UnNews:Obama-care for carry-ons

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Obama-care for carry-ons

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14 June 2015

Suitcase stack

The proposed rules would free stewardesses from the annoyance of handling large and heavy bags brought on board. These could be checked into cargo to facilitate theft by baggage handlers.

MIAMI, Florida -- The International Air Transport Association (IATA) has proposed a single size for luggage carried aboard airplanes, to be enforced worldwide. This will remedy the crisis of regulations that are annoyingly different from airline to airline.

Americans may be perturbed, as the proposed standards are slightly smaller than those in effect at most U.S. airlines. But they have weathered comparable solutions to previous crises. In health care, where insurance policies had annoying differences between carriers, and individual states dictated many of the terms of the policies, the U.S. Government solved the problem by having Congress dictate many of the terms instead, so that all policies pay for everything from contraception to gender identity counseling. Looking for out-of-jurisdiction alternatives has gone from being a violation of state law to being totally pointless.

Likewise, when different employers set a confusing range of different wage levels, government mandated a single standard wage, which the Obama administration has proposed to increase to three times the value of a young worker with language and punctuality issues whose only brush with proper attire is a large chip on the shoulder.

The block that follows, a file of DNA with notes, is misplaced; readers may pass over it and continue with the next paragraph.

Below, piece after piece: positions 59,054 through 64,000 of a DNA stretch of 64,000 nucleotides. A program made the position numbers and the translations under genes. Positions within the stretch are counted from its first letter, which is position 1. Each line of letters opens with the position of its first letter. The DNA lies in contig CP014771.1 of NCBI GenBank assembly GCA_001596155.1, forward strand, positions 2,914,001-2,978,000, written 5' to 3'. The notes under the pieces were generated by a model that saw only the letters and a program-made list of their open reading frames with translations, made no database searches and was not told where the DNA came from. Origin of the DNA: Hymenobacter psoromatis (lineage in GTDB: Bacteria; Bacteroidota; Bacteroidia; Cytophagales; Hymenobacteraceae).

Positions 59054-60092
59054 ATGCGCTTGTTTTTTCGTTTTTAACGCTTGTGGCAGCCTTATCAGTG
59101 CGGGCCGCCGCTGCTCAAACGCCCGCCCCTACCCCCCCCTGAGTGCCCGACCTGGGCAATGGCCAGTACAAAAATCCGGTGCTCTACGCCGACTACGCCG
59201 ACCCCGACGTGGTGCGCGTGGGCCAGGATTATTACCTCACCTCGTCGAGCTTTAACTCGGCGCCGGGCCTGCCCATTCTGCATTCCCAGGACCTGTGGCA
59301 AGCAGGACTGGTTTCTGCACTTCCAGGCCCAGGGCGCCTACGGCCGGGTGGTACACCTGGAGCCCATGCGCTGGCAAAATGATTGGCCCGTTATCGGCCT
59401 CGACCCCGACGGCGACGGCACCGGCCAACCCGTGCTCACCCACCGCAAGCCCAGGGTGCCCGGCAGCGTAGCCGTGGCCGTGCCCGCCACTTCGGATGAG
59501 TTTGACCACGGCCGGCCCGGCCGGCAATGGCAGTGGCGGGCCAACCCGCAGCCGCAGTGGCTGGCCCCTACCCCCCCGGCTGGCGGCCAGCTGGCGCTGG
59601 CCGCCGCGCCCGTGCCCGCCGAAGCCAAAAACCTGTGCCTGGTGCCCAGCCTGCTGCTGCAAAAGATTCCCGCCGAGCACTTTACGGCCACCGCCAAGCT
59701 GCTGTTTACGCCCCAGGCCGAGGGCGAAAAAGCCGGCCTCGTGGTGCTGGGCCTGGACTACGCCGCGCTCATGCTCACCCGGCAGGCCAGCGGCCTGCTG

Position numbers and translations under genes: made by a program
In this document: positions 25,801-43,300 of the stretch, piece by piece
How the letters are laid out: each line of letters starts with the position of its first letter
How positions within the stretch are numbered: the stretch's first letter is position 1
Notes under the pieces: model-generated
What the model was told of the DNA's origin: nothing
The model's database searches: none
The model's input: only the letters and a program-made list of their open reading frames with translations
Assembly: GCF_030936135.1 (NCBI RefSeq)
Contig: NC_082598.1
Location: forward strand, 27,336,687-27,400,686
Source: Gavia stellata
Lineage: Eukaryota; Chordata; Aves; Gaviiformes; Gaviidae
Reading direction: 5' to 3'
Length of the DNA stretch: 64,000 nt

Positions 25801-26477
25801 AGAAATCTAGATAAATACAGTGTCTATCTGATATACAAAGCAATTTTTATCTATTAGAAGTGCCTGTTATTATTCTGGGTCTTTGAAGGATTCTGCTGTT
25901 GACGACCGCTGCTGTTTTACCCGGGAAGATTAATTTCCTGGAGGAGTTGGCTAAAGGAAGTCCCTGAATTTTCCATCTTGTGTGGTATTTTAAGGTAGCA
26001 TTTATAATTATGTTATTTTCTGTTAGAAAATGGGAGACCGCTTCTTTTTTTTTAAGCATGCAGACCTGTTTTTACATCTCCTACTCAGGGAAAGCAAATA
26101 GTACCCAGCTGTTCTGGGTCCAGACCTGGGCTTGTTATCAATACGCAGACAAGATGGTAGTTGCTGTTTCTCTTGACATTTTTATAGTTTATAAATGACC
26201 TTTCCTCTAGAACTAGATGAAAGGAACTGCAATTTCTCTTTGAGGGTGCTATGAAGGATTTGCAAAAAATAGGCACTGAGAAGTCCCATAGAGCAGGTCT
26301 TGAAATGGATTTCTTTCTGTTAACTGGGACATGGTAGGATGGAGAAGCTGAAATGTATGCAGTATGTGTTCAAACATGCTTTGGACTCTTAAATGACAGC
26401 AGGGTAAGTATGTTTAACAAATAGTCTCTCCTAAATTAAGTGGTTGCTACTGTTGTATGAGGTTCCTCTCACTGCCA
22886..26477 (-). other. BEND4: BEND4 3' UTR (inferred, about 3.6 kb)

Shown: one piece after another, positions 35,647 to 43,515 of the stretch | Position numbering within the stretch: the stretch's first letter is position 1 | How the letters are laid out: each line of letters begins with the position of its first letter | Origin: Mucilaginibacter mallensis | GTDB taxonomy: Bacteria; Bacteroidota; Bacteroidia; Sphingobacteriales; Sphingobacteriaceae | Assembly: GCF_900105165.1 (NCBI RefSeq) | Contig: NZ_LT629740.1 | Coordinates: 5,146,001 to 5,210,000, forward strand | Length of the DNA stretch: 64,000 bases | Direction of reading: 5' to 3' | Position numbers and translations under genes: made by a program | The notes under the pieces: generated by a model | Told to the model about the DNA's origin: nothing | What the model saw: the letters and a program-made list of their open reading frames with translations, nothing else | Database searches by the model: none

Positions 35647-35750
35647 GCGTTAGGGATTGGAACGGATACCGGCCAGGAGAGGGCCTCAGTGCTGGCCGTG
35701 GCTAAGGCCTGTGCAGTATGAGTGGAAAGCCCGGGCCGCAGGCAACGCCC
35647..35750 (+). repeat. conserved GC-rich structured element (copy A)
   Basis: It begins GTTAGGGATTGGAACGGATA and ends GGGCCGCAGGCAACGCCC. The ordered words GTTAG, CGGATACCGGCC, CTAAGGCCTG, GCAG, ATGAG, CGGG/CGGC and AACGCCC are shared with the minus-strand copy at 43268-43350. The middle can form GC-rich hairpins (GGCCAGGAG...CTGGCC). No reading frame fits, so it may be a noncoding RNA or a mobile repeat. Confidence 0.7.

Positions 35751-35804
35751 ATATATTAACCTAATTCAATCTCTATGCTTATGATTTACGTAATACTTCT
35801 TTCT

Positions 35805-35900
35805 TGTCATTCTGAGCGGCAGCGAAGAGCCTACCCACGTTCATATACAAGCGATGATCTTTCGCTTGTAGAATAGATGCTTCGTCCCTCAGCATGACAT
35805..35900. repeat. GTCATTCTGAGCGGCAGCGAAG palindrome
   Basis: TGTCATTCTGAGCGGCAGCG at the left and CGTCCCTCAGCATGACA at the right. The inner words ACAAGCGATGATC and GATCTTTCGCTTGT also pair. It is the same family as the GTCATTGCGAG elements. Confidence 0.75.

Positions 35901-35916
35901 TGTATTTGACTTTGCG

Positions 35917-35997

The IATA may find a way to make the move popular by again looking to the example of the U.S. Government. Fliers could be offered a voucher that would pay part of the cost of replacing their entire suitcase collection. During the mandated conversion to HDTV television, such an approach meant that no one raised a peep, mostly because they know it would do no good.

The proposed size restriction is not quite large enough to accommodate a tube of toothpaste — which jetway screeners find, open, and squeeze 99% of the time — but will still be large enough to bring aboard a carry-on handgun, which a recent Homeland Security test found that screeners failed to detect 95% of the time.

IATA vice president Tom Windmuller said, "I cannot think of anyone who will be displeased by these new hoops to jump through." The rules are still advisory at this point, but Windmuller says 30 to 40 airlines have expressed an interest in them, provided their competitors agreed to worsen their own service at the same time. It is always possible that a rogue airline would be more lenient — and that passengers would start flying that airline to the exclusion of others — but problems of evading the rules can always be solved with additional rules. Remaining differences between airlines could be eliminated with new mandates for indifferent stewardesses and false information concerning delays.

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